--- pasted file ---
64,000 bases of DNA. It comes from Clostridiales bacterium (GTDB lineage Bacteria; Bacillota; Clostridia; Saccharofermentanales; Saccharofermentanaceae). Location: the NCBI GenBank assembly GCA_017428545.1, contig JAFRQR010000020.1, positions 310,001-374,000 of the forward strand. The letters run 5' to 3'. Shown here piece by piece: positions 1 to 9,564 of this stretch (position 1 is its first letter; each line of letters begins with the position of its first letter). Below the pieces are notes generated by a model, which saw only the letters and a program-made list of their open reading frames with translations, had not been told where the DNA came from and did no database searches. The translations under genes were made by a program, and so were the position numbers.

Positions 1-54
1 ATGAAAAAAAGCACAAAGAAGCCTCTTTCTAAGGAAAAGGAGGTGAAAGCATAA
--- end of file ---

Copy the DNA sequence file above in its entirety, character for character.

64,000 bases of DNA. It comes from Clostridiales bacterium (GTDB lineage Bacteria; Bacillota; Clostridia; Saccharofermentanales; Saccharofermentanaceae). Location: the NCBI GenBank assembly GCA_017428545.1, contig JAFRQR010000020.1, positions 310,001-374,000 of the forward strand. The letters run 5' to 3'. Shown here piece by piece: positions 1 to 9,564 of this stretch (position 1 is its first letter; each line of letters begins with the position of its first letter). Below the pieces are notes generated by a model, which saw only the letters and a program-made list of their open reading frames with translations, had not been told where the DNA came from and did no database searches. The translations under genes were made by a program, and so were the position numbers.

Positions 1-54
1 ATGAAAAAAAGCACAAAGAAGCCTCTTTCTAAGGAAAAGGAGGTGAAAGCATAA